Outlook and future direction

Currently, we are aware of two trials evaluating IA fibrinolytics as adjunct to MT. In one small single-arm pilot trial from China (NCT04202458) patients will receive IA administration of 4 mg tenecteplase (TNK), which is continuously given after the first attempt of thrombectomy device pass for 30 min. The BRETIS-TNK (Boosting REcanalization of Thrombectomy for Ischemic Stroke by Intra-arterial TNK) trial will include 30 patients. Currently the data on the safety and efficacy of IA TNK are sparse and limited to small observational studies39 or case reports40 and no data of IA TNK as adjunct to MT are available. The European randomized controlled trial CHOICE (CHemical OptImization of Cerebral Embolectomy in patients with acute stroke treated with mechanical thrombectomy) will evaluate the administration of IA fibrinolytics after incomplete (TICI2b) reperfusion with MT.41 In this trial, patients will be randomized to receive either a 30 min IA infusion with weight-adapted tPA or IA placebo. The study will enroll 200 patients, with an expected increase from TICI2b to TICI2c/3 of 60% in the experimental arm and 5% in the placebo arm. Given reports synthesized here, 60% improvement in the experimental arm seems high considering that one study reported 50% overall reperfusion improvement, with only around 30% being TICI grade relevant.33 However, the presented data provide some reasurrance that administration of IA fibrinolytics does not markly increase the risk of sICH in highly selected patients and when low dose regimens are applied.

Lastly, the data presented stress the need for a future standardized reporting pattern when describing patients treated with IA fibrinolytics as adjunct to MT. This includes a precise description of indication, time-point of administration, dosage, and evaluation of angiographic or follow-up perfusion efficacy. Further prospective, multicenter studies are urgently needed to elaborate the role of IA fibrinolytics in contemporary stroke MT.


This study has several limitations, some related to potential sources of bias inherent to the included observational studies. In all included studies, indications for and administration of IA fibrinolytics was neither randomized nor standardized, thus prompting selection bias. Some studies provided adjusted analyses (matching or logistic regression), which may have mitigated, but presumably could not entirely account for selection bias effects. Moreover, we pooled data on the occurrence of sICH, despite heterogeneous definitions. Angiographic efficacy analysis was limited to qualitative analysis, because heterogeneous indications and discrepant ways of reporting limited the usefulness of summary estimates. Lastly, new devices and different modes and combination of flow-arrest during MT have entered the market and clinical routine in recent years, thus potentially changing the need for and respective value of additional administration of IA fibrinolytics.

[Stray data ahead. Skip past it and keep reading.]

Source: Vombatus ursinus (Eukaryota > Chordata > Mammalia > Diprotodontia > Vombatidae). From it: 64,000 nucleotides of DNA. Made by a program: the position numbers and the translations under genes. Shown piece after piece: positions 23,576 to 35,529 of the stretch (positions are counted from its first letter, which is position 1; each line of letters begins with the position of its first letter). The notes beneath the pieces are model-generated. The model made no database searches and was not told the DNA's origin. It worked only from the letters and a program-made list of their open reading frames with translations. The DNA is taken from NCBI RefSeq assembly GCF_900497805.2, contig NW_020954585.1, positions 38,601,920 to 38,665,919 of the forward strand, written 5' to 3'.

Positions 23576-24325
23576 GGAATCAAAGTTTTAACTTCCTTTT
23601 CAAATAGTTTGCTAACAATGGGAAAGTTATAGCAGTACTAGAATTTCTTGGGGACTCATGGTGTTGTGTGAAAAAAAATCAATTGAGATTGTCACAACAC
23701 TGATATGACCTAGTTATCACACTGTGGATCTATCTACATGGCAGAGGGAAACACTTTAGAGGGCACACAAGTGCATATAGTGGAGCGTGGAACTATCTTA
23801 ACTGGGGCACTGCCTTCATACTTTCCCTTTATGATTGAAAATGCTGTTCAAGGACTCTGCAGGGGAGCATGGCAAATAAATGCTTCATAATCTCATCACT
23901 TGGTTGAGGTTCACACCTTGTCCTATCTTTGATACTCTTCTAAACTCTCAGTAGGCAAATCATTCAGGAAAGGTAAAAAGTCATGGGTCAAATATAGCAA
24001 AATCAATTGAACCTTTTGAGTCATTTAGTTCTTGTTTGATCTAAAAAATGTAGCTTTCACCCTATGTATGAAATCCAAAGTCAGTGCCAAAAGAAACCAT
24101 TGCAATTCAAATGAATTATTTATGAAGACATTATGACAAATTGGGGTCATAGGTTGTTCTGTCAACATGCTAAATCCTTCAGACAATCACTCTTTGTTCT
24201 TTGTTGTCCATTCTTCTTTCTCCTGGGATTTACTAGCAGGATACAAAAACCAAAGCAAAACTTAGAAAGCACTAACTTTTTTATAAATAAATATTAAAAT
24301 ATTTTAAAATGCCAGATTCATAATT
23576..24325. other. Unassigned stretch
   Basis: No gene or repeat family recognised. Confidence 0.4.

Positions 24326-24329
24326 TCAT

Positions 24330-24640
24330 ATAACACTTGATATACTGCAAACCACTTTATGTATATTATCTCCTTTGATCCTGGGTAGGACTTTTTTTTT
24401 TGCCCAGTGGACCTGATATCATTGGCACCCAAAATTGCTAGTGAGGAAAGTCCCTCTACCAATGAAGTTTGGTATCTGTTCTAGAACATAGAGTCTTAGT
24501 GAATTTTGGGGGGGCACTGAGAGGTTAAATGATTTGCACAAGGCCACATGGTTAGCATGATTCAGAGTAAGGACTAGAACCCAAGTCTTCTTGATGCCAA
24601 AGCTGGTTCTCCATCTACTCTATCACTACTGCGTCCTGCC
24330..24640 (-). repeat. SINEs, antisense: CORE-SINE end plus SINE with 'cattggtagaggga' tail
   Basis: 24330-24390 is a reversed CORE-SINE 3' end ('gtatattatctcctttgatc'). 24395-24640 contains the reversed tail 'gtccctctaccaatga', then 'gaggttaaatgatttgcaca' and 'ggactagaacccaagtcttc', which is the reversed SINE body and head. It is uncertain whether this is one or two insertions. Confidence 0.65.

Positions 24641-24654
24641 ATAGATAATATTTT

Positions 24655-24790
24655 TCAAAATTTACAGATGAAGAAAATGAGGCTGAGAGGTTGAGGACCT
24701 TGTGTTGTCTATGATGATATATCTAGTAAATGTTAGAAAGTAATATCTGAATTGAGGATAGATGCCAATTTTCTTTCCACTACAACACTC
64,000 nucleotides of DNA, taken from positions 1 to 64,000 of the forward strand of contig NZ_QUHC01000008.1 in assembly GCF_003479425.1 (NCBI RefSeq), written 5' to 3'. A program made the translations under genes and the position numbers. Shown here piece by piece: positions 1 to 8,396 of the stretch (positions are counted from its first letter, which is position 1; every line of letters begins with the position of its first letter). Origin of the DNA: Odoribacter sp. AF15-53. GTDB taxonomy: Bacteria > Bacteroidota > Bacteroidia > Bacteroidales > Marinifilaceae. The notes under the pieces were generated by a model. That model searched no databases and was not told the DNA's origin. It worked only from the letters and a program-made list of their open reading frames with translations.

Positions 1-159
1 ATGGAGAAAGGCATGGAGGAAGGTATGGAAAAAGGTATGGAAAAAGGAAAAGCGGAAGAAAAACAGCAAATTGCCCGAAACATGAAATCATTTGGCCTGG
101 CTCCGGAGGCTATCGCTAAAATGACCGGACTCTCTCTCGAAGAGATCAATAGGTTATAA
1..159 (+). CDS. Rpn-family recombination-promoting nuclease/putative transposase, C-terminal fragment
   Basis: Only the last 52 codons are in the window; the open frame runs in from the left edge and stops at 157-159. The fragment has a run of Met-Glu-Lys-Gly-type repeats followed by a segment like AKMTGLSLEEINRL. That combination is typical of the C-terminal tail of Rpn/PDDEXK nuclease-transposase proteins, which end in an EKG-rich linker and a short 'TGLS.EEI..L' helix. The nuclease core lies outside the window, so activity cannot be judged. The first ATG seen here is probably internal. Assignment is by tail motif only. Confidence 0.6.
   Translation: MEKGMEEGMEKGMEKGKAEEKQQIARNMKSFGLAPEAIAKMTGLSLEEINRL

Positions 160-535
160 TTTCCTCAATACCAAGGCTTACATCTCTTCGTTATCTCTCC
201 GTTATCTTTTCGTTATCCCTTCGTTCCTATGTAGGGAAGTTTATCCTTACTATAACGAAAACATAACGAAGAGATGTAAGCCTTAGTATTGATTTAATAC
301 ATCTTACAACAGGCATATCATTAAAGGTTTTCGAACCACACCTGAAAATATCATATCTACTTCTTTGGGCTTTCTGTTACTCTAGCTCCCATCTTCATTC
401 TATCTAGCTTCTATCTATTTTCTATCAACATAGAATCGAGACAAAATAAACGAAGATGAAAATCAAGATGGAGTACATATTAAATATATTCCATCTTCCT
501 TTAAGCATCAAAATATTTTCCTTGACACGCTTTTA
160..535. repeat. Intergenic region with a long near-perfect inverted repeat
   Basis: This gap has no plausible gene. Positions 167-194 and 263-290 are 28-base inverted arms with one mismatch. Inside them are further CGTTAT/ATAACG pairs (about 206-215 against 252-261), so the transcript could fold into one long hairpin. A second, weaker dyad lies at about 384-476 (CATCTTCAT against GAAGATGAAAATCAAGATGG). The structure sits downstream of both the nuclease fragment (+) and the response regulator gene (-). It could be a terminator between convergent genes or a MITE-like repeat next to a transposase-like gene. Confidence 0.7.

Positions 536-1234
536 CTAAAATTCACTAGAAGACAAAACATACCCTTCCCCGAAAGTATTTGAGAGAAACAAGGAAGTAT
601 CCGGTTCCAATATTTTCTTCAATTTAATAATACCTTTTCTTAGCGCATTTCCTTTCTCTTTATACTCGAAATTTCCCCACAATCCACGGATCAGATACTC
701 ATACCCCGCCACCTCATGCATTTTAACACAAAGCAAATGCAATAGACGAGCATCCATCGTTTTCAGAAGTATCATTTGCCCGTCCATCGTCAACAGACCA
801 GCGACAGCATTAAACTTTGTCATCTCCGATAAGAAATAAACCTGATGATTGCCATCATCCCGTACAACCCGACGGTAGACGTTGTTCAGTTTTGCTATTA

The quality of evidence regarding the relative benefits of additional IA fibrinolytics versus standard of care during contemporary MT is low and limited to observational data. In highly selected patients treated with MT ± preceding intravenous thrombolysis, additional administration of IA fibrinolytics (uPA or tPA) does not seem to increase the risk of sICH. Further studies evaluating its potential to improve reperfusion after incomplete or failed MT are warranted.


Supplementary materials

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  • JG and UF are joint senior authors.

  • JK and TRM are joint first authors.

  • Twitter @mihill68

  • Contributors All authors contributed to the presented work by substantial contributions to the conception or design of the work; or the acquisition, analysis, or interpretation of data for the work and drafting the work or revising it critically for important intellectual content and final approval of the version to be published and agreement to be accountable for all aspects of the work in ensuring that questions related to the accuracy or integrity of any part of the work are appropriately investigated and resolved.

  • Funding This work was supported by the Swiss Stroke Society, the Bangerter Foundation, and the Swiss Academy of Medical Sciences through the “Young Talents in Clinical Research” program.